Social value: an offer for the success of the public sector and partners

As the British government moves more towards deliver “social value” through sourcingthe chain should modify its approach accordingly, seeking to maximize value for money across the supply chain.

In January, the new government measure of “social value” to pilot everything, from the fight against climate change and improve environmental sustainability Corporate Social Responsibility and “Race Up” have been launched.

These considerations will be increasingly critical for the channel’s future involvement in the public sector – building on the Social Value Act (2012), according to Will Carver, director of alliances and partnerships at the SCC computer company. This law requires departments to consider economic, environmental and social welfare objectives in any procurement process.

“This is a very complicated area that sellers and buyers now have to respond to, in terms of how to proceed,” says Carver. “The government has suddenly created this new measure that everyone has to comply with. If you want to sell to the government, you have to be ready with answers to a very ambiguous question, with ways to rate sellers in a measurable way. “

How to answer the question

According to Tech UK, departments must now seek to prioritize contractors that demonstrate tangible benefits to communities, COVID-19 recovery, supply chain resilience, waste reduction, labor inequality work or environmental sustainability. A minimum weighting of 10% of the total score will be applied for social value.

Now bidders must consider all aspects of delivery – potentially across their entire supply chain as well as planning, designing and deploying strategic solutions or alignment with assorted guidelines, scalable frames and marks of qualification or certifications.

Michael O’Hara, Managing Director of VAD DataSolutions, however, says that creating social value, and climate change in particular, is no longer as ambitious as it was 50 years ago. Attitudes have changed since the most sought-after supplier of goods and services was the one that offered the highest return to shareholders at the lowest cost. Considerations of social value are now essential, whether tenders in the public sector or not, he suggests.

“It’s about the full value of an organization,” he says, “as opposed to when the New York Times in 1970 says the sole purpose of business is to maximize profits. If a business diluted this, it was considered to potentially jeopardize the business and make it less competitive.”

O’Hara credits former Unilever CEO Paul Polman with key to raising awareness of a more complete view of the value of the company. “A decade ago he really pushed the sustainability agenda – and the company has been very successful overall. He said that companies are not there to serve shareholders, they are there to serve society,” he said.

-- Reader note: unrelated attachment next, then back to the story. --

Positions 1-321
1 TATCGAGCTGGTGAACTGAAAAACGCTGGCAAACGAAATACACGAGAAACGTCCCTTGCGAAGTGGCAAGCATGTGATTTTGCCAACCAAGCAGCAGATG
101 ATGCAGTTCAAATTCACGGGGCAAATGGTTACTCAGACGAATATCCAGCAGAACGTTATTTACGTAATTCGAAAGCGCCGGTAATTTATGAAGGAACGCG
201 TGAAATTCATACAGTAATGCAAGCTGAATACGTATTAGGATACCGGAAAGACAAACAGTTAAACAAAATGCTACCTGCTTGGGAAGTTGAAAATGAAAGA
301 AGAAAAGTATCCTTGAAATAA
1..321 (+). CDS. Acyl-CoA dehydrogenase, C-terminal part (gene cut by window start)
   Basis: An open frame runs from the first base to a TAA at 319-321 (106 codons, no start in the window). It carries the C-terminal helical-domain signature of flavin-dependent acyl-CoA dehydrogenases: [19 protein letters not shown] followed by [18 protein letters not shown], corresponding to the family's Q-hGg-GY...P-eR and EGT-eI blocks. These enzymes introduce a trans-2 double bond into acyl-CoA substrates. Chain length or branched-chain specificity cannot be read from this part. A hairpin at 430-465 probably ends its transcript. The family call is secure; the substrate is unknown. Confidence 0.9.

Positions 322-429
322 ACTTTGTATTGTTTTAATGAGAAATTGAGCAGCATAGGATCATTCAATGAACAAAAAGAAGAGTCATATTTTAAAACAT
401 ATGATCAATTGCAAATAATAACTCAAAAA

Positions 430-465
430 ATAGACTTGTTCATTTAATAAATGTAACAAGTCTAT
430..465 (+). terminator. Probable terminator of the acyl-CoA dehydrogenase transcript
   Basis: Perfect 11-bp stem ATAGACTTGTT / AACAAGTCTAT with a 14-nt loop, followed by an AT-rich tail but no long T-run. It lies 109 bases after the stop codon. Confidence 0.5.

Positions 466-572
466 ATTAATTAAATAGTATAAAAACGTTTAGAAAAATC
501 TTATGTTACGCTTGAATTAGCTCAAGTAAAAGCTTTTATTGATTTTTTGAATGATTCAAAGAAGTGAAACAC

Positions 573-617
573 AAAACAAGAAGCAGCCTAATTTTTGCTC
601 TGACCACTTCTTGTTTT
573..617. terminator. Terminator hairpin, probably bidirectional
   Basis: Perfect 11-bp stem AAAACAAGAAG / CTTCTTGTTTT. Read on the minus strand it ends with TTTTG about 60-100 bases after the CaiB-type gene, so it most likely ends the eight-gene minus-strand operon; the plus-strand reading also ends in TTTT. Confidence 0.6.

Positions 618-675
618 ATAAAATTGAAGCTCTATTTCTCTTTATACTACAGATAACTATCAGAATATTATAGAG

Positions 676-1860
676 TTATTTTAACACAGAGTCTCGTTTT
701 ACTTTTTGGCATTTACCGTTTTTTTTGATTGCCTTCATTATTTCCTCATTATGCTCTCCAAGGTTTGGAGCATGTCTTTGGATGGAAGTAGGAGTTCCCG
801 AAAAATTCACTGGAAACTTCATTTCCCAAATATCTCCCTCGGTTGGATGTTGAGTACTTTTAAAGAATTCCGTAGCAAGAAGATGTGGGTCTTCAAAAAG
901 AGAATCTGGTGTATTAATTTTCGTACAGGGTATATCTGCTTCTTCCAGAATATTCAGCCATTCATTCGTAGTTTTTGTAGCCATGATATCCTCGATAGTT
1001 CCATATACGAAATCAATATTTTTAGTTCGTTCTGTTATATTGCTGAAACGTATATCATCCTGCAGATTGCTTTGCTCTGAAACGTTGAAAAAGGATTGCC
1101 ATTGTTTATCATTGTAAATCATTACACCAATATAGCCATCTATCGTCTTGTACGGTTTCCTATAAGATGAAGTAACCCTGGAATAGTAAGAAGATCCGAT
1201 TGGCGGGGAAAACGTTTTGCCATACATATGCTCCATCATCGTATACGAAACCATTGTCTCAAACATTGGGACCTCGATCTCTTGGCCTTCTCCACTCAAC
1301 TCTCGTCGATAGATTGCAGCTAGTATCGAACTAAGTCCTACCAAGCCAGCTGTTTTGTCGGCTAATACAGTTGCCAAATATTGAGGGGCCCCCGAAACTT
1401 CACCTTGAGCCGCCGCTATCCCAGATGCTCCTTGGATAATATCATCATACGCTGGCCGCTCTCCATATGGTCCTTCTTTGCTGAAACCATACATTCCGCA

Working together on solutions

O’Hara has since assembled a group of tech-focused companies committed to achieving verifiable sustainability by 2030 – Techies Go Green, whose members have pledged to take eight steps to achieve carbon neutrality.

“It started when we went into lockdown; we loved working from home, getting closer to nature,” he says. “We realized that sustainability is more important than environment, social and governance (ESG); it’s an existential issue for all of us.”

Employees typically already want to work with companies that demonstrate “good social conscience”, he says, taking action on everything from reducing single-use coffee cups and packaging to reducing travel, travel and consumption energy throughout the company.

How do distribution companies drive and monitor change in partner organizations as well, beyond the demand and choice of more environmentally friendly products and services? Much can be done, especially by large partners, through incentives. Microsoft, for example, has suggested cutting offers to customers and partners they see as “bad actors” in the area of ​​sustainability, O’Hara said.

“If you do good, people will see it. The biggest problem is that organizations often don’t know where to start,” says O’Hara. “Measure the carbon footprint, for example, is not an exact science. If you’re going in the right direction over time, that’s what’s important.”

Andy Horn, managing director of managed service provider IntraLAN, echoes O’Hara, but adds that simply improving productivity – for example by supporting home working – can help meet social value demands.

Freeing up resources also brings social value

A channel company can show in its offering how its solutions improve social value within a department by freeing up resources. When staff can invest more in value-generating tasks, instead of struggling with their IT systems or solving other problems, it also delivers social value in ways that technology delivery is uniquely suited for.

“There is clear potential for improving productivity without burning fossil fuels,” Horn notes. An example might be if a family uses national broadband for work, with all the potential technology bottlenecks and cybersecurity issues that entails. Solving these issues by installing professional-grade routing or better laptops can help. deliver social value in the manner demanded by public sector executives.

“These things might not immediately come to mind,” he adds. “It can be making sure your customer experience, your employee experience, is as good as it was when they were working in the office.”

Whether it’s employees, customers or partners, it all starts with these discussions about social responsibility, says Horn; conversations that really are, after all, the main strength of the channel.

Comments are closed.